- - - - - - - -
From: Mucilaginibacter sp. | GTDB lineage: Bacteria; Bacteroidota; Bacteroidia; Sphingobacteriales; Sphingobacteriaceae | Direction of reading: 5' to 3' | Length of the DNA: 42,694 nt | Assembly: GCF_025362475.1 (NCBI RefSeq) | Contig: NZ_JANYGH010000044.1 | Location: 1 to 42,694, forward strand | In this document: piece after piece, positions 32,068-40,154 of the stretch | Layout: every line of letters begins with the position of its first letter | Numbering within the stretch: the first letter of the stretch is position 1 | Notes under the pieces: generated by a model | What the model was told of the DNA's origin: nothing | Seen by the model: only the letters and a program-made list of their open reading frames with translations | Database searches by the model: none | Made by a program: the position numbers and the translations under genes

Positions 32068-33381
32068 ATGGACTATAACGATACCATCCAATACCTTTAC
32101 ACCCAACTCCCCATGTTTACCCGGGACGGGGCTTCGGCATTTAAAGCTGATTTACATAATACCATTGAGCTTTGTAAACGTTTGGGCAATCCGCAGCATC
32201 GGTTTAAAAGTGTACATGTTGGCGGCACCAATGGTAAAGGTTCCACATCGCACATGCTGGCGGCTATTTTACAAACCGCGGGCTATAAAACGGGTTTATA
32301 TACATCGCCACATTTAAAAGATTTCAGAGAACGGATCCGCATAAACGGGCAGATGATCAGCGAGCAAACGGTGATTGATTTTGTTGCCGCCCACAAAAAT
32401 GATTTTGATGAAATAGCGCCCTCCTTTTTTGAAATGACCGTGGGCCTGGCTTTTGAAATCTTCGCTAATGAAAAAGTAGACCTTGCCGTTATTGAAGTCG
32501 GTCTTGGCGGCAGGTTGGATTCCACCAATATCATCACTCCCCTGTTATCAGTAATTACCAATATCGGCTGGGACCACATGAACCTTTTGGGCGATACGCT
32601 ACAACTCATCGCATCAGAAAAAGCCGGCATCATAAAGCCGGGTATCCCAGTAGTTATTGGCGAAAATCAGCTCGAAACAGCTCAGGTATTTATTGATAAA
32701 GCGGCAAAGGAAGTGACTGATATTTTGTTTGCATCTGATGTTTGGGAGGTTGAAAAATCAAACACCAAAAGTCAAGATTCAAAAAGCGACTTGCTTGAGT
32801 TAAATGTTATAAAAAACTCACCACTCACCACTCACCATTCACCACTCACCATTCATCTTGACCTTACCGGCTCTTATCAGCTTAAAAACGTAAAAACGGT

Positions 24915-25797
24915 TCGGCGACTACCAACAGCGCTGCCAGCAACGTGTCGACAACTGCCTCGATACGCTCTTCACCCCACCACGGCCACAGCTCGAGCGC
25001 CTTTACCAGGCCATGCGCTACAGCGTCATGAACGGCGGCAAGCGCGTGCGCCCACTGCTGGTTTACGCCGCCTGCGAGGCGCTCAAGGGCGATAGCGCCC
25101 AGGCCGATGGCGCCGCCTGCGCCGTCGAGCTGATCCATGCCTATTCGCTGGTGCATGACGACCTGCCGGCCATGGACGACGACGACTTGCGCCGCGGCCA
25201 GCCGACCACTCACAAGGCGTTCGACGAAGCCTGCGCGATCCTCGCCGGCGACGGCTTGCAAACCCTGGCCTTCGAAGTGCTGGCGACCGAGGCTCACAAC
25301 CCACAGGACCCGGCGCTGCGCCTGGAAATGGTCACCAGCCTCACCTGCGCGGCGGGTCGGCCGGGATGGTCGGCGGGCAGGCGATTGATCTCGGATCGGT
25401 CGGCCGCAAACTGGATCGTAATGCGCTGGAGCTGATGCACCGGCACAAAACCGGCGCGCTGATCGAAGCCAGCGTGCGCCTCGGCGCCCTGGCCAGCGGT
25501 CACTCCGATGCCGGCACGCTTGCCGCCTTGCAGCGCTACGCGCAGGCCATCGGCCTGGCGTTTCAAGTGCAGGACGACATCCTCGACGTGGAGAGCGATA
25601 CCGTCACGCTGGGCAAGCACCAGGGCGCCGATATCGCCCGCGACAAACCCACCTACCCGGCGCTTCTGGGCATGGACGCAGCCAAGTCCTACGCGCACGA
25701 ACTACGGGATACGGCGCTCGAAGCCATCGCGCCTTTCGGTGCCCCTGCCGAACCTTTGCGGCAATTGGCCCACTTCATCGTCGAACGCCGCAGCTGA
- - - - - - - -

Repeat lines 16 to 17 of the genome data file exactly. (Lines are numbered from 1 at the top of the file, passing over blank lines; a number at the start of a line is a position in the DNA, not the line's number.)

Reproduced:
25201 GCCGACCACTCACAAGGCGTTCGACGAAGCCTGCGCGATCCTCGCCGGCGACGGCTTGCAAACCCTGGCCTTCGAAGTGCTGGCGACCGAGGCTCACAAC
25301 CCACAGGACCCGGCGCTGCGCCTGGAAATGGTCACCAGCCTCACCTGCGCGGCGGGTCGGCCGGGATGGTCGGCGGGCAGGCGATTGATCTCGGATCGGT